After four years marked by heightened economic conservatism and an uptick in social conservatism, more Americans now say they are economically moderate. New highs of 30% of Americans and half of Democrats say they are socially liberal.
Americans' views of the IRS have grown more negative since 2009 -- when Gallup last asked Americans to rate government agencies. Americans rate the IRS least positively of nine federal agencies, and the CDC and FBI most positively.
Seventy-two percent of Americans say moral values in the U.S. are getting worse, while 44% rate the state of moral values as "poor" -- similar to last year. Republicans hold more negative views of morals than Democrats do.
Americans' views toward a number of moral issues have shifted significantly since 2001. But their acceptance of gay and lesbian relations has increased the most, up 19 percentage points in the past 12 years.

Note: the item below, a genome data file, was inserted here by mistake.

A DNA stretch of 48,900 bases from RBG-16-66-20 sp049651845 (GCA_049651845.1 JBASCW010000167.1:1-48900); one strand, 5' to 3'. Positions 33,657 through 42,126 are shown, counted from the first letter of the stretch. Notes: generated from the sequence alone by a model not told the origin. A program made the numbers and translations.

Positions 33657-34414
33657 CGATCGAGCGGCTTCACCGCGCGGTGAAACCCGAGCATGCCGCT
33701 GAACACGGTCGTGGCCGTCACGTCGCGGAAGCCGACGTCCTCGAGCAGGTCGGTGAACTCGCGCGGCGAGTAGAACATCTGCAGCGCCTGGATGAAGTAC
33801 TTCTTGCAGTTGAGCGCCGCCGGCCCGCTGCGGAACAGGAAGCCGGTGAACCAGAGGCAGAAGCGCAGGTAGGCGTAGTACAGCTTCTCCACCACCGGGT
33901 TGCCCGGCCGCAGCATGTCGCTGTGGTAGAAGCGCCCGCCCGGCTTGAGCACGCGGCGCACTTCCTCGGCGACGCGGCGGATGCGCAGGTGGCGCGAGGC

Slim majorities of Americans are closely following the situations involving the IRS (54%) and the congressional hearings on the attack on the U.S. consulate in Benghazi, Libya (53%), although most say both should be investigated.
Americans increasingly believe being gay or lesbian is an orientation individuals are born with (47%) rather than due to external factors such as upbringing or environment (33%). As recently as two years ago, the public was divided.
About half of U.S. adults, 51%, believe most Americans are "pro-choice" on abortion; 35% say "pro-life." The perception that the pro-choice viewpoint prevails contrasts with the nearly even division of Americans' actual abortion views.
Americans' satisfaction with the way things are going in the U.S. is at 24% in May, down from 30% in April and near the 25% average for the first five months of 2013. Democrats' satisfaction is down the most in May.
Fifty-three percent of Americans favor legal same-sex marriage, unchanged from last November and the third consecutive reading of 50% or higher. At the same time, Americans believe the U.S. public opposes gay marriage.